Land is managed for many things including food production, biodiversity, recreation and water quality. It is widely felt that 'carbon' land management should not be at the expense of the other benefits being provided.
General principles of managing land for carbon are looking after soils and maximising vegetation growth. In many cases land management for carbon will be the same as land management for another purpose – so in the right place it can bring additional benefits. For example:
In the UK, peat is the largest existing store of carbon and woodland is the most important land use for sequestration (removing carbon from the atmosphere). Grassland, woodland and semi-natural land store and sequester more carbon than cultivated land.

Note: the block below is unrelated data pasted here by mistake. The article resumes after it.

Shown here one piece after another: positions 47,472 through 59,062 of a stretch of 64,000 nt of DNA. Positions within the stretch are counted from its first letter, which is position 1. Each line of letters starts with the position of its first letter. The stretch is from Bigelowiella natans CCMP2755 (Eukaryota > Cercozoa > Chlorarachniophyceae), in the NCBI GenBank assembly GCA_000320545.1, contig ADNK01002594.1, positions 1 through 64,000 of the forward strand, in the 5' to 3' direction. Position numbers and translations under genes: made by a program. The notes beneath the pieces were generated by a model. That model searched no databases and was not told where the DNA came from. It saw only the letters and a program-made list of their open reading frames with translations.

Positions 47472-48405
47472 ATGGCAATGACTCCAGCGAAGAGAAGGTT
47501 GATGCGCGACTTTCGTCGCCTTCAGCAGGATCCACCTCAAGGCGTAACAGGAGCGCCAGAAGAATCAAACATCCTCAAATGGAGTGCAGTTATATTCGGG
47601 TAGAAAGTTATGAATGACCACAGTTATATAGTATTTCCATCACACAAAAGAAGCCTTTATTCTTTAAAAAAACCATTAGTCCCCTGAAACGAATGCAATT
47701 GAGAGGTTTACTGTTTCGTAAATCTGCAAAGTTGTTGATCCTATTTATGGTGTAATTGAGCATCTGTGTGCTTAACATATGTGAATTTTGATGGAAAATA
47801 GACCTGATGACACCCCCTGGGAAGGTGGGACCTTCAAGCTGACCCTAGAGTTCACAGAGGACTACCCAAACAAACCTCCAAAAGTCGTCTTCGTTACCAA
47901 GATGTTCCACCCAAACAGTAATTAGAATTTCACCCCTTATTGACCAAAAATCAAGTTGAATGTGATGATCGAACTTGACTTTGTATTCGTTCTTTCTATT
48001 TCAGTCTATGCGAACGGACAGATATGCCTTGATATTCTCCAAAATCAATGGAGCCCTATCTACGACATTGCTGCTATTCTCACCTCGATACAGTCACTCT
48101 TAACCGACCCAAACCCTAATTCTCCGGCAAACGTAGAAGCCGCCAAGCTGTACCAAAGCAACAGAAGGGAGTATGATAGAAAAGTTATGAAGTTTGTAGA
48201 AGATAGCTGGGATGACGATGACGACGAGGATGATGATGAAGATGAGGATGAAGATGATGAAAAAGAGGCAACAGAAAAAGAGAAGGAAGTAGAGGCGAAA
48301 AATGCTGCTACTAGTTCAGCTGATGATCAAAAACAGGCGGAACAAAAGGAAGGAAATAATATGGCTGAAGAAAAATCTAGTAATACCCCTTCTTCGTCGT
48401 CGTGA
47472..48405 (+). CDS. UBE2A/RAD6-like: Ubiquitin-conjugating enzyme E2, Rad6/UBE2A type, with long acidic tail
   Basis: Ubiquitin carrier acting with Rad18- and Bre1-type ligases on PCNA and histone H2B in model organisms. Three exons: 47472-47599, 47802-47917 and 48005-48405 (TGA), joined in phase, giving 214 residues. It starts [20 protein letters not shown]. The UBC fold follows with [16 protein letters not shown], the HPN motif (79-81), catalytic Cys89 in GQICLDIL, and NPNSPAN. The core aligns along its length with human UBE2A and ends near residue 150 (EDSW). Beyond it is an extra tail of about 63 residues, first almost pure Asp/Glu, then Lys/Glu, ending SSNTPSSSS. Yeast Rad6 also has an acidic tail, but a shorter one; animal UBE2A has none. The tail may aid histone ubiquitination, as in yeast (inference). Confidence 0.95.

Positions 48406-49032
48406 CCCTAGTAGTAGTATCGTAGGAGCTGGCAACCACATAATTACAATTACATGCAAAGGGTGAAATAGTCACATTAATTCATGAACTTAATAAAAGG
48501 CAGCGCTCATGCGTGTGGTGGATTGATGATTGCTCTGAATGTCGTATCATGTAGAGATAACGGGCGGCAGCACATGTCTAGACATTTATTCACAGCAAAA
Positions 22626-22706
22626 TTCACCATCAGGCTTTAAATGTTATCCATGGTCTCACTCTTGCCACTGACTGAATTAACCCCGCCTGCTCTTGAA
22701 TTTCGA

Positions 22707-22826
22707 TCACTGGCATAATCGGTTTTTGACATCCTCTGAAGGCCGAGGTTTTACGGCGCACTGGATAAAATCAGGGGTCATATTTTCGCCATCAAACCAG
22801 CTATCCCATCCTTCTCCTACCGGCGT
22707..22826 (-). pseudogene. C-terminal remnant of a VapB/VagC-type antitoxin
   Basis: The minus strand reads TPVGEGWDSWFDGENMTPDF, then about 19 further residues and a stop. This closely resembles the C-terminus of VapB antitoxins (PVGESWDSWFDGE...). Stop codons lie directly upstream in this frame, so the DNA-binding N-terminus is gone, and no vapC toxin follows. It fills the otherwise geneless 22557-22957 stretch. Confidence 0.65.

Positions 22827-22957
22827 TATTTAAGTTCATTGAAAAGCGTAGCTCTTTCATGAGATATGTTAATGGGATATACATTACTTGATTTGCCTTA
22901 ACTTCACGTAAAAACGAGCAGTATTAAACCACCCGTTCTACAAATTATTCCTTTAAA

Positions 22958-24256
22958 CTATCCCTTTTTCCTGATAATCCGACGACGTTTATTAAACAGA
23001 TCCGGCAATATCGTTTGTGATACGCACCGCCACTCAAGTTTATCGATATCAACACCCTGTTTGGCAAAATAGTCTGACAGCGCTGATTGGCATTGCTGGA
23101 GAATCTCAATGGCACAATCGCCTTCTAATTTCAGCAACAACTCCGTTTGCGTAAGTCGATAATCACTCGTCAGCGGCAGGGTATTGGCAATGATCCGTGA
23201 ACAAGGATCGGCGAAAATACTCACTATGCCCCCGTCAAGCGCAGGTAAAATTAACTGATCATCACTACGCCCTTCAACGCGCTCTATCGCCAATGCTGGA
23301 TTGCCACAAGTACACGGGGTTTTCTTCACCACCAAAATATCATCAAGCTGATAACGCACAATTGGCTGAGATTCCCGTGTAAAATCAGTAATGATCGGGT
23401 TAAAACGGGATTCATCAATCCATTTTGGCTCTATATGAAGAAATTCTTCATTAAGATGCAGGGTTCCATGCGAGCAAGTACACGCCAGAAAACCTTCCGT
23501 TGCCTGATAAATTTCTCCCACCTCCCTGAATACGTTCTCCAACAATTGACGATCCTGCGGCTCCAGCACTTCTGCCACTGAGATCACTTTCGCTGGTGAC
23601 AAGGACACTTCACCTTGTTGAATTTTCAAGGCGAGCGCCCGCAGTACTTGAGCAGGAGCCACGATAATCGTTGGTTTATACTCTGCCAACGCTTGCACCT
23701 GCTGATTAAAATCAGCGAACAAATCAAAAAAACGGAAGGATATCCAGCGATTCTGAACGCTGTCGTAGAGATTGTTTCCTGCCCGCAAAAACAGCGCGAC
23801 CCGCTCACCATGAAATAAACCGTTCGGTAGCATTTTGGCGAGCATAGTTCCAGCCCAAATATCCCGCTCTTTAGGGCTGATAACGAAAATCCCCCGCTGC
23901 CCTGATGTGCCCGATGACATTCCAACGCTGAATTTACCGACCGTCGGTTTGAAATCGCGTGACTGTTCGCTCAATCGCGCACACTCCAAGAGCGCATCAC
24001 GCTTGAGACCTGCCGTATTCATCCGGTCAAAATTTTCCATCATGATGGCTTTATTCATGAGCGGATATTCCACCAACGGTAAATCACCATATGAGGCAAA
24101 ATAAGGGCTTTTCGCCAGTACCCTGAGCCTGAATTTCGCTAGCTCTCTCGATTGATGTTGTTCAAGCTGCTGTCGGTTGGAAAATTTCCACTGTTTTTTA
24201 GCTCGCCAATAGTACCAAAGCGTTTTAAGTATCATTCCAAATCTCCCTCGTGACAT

To find out more, see our information booklet Managing land for carbon (PDF)
We will be providing further information and advice in the coming months. See the Carbon and Land Management page for updates. We want to work with land managers to see how land management for carbon is best undertaken to fit with existing businesses. If you would like to be involved, please contact firstname.lastname@example.org
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